Now you should be at the stage where you have run out of the official records as in the UK vital records began 1st July 1837. It differs in other countries like the US where most states were recording BMD’S by the early 1900, but it was state by state, and some started as early as 1600’s. In Australia births and marriages began in 1788, and deaths in 1787, but Maori BMD’s weren’t included. Maori births and deaths started in 1913 and marriages began in 1911, but many did not register. Canada began in the late 1800’s, and early 1900’s depending on where you are checking. So where do you go from here?

Calculate approximate birth and marriage date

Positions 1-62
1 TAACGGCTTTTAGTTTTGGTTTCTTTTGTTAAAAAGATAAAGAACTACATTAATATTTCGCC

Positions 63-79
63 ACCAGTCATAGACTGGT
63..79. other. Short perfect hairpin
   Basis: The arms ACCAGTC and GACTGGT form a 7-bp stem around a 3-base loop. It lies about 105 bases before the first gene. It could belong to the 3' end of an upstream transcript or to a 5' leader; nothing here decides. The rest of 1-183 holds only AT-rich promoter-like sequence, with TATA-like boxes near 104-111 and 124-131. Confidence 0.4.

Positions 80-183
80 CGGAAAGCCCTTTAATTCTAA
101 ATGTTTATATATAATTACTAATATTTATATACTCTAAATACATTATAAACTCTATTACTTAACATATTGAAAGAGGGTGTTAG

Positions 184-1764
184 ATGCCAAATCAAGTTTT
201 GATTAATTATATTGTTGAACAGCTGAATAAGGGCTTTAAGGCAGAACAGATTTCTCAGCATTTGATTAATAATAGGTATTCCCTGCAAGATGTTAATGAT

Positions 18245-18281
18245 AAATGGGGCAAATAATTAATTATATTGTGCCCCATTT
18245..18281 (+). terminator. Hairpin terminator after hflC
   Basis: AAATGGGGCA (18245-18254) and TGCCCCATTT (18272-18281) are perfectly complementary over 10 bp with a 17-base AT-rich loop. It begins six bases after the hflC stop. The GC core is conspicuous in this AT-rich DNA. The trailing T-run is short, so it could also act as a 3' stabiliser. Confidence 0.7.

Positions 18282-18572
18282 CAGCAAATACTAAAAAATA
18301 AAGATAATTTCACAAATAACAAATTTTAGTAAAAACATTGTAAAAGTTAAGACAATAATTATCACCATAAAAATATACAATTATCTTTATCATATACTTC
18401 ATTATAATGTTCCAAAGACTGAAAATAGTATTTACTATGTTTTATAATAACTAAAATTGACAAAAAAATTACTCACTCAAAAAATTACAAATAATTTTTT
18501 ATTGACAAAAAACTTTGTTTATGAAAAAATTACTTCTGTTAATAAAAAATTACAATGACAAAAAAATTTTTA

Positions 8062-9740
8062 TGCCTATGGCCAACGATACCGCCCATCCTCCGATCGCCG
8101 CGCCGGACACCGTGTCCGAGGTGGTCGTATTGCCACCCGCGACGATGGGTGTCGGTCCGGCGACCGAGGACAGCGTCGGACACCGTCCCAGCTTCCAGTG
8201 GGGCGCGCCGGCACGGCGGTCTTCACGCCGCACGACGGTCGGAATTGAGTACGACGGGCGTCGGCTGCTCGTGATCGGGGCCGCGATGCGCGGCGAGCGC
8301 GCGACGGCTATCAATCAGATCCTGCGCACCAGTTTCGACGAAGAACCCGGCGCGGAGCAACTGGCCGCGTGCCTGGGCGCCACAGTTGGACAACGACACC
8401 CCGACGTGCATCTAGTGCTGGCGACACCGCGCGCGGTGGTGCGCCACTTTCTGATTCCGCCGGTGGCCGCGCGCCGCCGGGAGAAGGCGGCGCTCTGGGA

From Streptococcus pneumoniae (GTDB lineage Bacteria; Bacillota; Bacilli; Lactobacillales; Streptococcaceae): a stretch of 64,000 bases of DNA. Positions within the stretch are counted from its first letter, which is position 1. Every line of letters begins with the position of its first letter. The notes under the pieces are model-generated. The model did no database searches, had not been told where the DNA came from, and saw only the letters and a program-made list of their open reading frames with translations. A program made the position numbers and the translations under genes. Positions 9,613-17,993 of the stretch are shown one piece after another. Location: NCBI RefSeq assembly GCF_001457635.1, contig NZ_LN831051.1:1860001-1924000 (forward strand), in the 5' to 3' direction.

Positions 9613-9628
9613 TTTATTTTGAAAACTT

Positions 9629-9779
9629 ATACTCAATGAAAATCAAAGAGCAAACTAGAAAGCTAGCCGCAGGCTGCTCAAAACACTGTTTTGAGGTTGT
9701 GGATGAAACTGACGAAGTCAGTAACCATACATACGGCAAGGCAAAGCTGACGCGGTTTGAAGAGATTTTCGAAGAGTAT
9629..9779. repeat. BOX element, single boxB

By working through the census returns and marriage and death certificates, you should be able to calculate approximate birth dates. Enter these dates in your family tree programs with ‘approx’ or ‘circa’ in front of the year, and most programs will recognise it as a guess. Remember people, married younger and women especially would not stay single past 30 as they were considered old maids by then. Children were baptised as soon as possible as unbaptised children could not be buried on consecrated ground if anything happened to them. They were often baptised within a month, and poorly babies could be baptised within a week. Do not expect children to have been conceived within the marriage as many were not. I did not realise how many ‘shotgun’ marriages there were until I did my family tree and many first births followed six or seven months after the marriage! Sometimes the marriage was years after, in another parish, or never as the woman just changed her name. Deaths were earlier too due to medical knowledge at the time and many couples lost at least one child, and continued with the same name until one survived. Don’t be surprised to find several John’s and Ann’s born to the same parents and don’t forget and the parents lucky to reach their 60’s. Many men worked all their lives and only stopped when they died. Women carried on having children until they were killed in childbirth, or managed to make it to the menopause with small children still wearing her out. They didn’t get a pension, so could only retire if they had saved enough, which many working-class people could not.